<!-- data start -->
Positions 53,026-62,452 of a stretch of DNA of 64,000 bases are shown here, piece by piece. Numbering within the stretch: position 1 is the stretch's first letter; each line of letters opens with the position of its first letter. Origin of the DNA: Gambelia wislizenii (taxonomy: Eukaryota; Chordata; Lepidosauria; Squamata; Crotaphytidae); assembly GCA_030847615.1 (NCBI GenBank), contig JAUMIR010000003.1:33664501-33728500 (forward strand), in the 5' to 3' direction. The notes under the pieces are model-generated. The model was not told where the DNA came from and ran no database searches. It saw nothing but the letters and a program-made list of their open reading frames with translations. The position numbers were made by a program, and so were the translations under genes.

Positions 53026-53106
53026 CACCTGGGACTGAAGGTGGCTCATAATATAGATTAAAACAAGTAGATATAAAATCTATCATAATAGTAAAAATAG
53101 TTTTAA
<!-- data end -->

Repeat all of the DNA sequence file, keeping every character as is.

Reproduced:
Positions 53,026-62,452 of a stretch of DNA of 64,000 bases are shown here, piece by piece. Numbering within the stretch: position 1 is the stretch's first letter; each line of letters opens with the position of its first letter. Origin of the DNA: Gambelia wislizenii (taxonomy: Eukaryota; Chordata; Lepidosauria; Squamata; Crotaphytidae); assembly GCA_030847615.1 (NCBI GenBank), contig JAUMIR010000003.1:33664501-33728500 (forward strand), in the 5' to 3' direction. The notes under the pieces are model-generated. The model was not told where the DNA came from and ran no database searches. It saw nothing but the letters and a program-made list of their open reading frames with translations. The position numbers were made by a program, and so were the translations under genes.

Positions 53026-53106
53026 CACCTGGGACTGAAGGTGGCTCATAATATAGATTAAAACAAGTAGATATAAAATCTATCATAATAGTAAAAATAG
53101 TTTTAA